Despite the lethality of the Razers, small unprotected outposts have been known to survive, and the Aura Beasts have continued to plague us, despite them being declared shoot-on-sight by fourty-one of the Zones.

    I focused on the class, and I heard Bitter going on about how the Aura Beasts were responsible for the cataclysm without offering any real evidence. Nothing new then.

    It was then that I realised the shooting had stopped. Obviously, the military had destroyed the Aura Beasts' nest.

    And so, with nothing interesting going on, I placed my head on my desk and took a nap.

    Chapter Three

    After Geography, we had a free period. We walked back to our Reward Room, which we had won the right to use when we had won the 2v2 Annual Marksmanship Competition. The room itself was one of the few rooms that were exempt from surprise examinations, so of course the walls were covered with video game posters and swimsuit pinups. Pete carefully lowered his bag onto his bed and then powered up his terminal. I dumped my bag on my bed and activated mine. Mine was already running, as I had left it on so it could download the new Preen episode. I moved the mouse, dispelling the half-naked screensaver to check on the download process. As I did so, I saw that I had a new message. I read it, and my eyebrows shot up.

    "Hey Pete, get over here!" I called.

    He finished logging in, and then slid over on his wheelie-chair.

    "Yeah?" he asked.

    "Check it out, we've been given access to a new part of the archives," I said.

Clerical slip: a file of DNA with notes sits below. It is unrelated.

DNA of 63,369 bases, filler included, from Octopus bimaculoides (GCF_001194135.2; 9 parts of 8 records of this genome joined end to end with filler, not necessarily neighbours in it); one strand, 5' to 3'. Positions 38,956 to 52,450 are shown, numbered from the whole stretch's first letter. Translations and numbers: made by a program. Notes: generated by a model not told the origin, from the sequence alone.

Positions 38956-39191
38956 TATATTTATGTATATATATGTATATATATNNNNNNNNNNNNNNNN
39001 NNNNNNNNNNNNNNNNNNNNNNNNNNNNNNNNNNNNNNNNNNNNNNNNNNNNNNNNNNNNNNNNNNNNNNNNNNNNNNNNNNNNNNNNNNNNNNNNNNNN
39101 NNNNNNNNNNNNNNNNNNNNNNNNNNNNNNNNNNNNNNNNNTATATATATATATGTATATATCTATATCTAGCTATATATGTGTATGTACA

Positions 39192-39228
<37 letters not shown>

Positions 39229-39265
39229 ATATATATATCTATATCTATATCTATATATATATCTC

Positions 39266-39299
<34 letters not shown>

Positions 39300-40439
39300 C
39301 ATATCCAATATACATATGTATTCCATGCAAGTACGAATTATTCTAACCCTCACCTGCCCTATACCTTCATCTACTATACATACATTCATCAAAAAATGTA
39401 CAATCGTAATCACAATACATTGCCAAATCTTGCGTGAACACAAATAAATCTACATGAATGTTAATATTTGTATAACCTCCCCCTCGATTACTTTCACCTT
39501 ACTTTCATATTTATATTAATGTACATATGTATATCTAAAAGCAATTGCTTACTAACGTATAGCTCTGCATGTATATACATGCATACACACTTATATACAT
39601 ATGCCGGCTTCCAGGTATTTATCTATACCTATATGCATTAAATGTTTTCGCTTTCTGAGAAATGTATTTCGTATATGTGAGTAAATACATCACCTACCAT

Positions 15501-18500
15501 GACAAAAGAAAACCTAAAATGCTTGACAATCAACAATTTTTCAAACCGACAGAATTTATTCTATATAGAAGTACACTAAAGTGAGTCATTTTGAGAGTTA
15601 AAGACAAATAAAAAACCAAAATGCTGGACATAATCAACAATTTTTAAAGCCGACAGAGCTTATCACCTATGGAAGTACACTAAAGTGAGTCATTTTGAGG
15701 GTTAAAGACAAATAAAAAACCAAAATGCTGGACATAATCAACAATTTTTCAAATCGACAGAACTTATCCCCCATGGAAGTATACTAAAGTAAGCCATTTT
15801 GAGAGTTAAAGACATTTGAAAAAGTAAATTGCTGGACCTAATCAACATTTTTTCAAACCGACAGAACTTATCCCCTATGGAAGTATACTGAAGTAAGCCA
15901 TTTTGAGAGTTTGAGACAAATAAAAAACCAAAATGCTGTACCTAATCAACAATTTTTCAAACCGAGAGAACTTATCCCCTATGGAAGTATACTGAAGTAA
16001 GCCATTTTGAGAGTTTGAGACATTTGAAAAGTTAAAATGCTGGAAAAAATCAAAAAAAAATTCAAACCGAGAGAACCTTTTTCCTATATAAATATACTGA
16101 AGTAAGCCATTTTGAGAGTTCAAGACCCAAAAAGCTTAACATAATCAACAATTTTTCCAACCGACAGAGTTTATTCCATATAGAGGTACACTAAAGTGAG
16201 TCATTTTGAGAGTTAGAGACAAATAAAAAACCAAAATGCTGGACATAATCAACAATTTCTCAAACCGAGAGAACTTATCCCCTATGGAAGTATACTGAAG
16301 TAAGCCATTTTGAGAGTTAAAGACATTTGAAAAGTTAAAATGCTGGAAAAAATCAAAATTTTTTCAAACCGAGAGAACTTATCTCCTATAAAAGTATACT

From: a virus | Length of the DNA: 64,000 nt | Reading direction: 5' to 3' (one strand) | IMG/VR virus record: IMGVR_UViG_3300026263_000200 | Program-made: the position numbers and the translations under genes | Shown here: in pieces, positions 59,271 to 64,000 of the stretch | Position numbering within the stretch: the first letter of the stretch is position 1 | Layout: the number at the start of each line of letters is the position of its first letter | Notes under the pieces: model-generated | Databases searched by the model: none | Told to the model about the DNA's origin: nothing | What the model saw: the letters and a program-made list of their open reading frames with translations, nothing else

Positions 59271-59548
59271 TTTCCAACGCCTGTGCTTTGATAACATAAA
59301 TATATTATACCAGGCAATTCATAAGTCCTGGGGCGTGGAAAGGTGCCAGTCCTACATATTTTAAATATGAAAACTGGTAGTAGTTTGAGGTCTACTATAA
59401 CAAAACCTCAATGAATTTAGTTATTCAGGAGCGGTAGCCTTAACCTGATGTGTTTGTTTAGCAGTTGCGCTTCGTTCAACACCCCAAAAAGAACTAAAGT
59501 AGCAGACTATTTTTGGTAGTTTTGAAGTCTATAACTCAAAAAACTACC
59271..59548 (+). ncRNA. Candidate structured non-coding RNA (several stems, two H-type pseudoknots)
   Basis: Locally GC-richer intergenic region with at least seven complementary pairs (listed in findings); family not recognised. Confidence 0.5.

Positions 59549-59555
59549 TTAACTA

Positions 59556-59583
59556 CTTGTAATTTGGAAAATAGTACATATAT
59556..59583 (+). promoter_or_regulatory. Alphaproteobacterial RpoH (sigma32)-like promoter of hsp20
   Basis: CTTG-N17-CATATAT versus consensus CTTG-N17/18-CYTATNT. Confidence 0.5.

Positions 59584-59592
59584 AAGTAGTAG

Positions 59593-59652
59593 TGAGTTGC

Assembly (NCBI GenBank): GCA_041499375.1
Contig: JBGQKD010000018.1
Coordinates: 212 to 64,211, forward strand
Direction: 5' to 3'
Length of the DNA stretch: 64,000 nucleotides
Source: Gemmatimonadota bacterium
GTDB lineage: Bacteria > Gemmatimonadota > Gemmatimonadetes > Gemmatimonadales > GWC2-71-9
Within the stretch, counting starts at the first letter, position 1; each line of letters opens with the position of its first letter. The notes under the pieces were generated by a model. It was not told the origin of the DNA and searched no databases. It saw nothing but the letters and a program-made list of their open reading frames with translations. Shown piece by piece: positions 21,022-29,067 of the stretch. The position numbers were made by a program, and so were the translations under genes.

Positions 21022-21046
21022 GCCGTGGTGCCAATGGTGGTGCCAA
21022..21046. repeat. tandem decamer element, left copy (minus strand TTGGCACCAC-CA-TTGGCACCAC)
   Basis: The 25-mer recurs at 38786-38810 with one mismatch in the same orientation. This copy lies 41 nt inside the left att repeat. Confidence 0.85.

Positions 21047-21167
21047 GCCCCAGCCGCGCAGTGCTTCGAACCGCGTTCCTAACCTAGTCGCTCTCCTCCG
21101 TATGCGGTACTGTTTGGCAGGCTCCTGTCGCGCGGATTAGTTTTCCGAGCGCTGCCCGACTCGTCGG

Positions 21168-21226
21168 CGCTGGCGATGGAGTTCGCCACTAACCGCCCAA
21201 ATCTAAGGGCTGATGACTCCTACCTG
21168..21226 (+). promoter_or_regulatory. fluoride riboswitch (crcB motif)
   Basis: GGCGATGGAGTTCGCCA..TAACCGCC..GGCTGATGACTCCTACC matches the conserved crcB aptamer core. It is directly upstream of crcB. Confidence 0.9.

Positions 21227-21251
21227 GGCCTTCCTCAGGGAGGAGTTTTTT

Pete shrugged. This wasn't anything special in and of itself. When students arrived here they had no access to anything, and they were given access to specific areas only when required.

    With a flourish, I clicked on the embedded link, and a new window opened. It was entitled "Archives: Aura Beast Subdivision".

    Now Pete's jaw dropped. He shoved me aside and started devouring the information. I pushed him back and told him to read on his own terminal. He shot over and punched up the screen himself.

    I looked at the clock. We only had ten minutes left before Mathematics, and I wanted to soak up some sun. I grabbed my PDA off its stand, which was next to the computer, and my bag off my bed.

    "Pete, I'm heading out, I'll catch you at Maths," I called.

    As I left, I saw him wave his hand at me as if to say get going already.

    I walked down the corridor, through the heart of the Male Dormitory. I was sure that I was not the first student here to rue the fact that genders slept in different buildings.

    I turned left into a courtyard. It consisted of a large tree, perfect for climbing, surrounded by a low wall. On the outside of the wall were lawns, and these were disturbed by three gravel paths that led from the three entry points. These paths met on the south side of the tree, and the meeting point had some benches that were perfect for relaxing on. However, I chose to sit on the west side of the low wall, so I was shaded from the sun.

    I sat down, and I looked out at the city as I waited for my PDA to confirm my login. The west side of the courtyard was fenced off, using tacky-looking iron chain-link fencing. The bottom of the fence was covered with low-lying shrubbery in a failed attempt to, at least partially, beautify it. Beyond the fence was the actual city, where I had rarely been, and just over the taller building I could see the farmlands. They extended from the city limits right up to the edge of the condition generator's effect.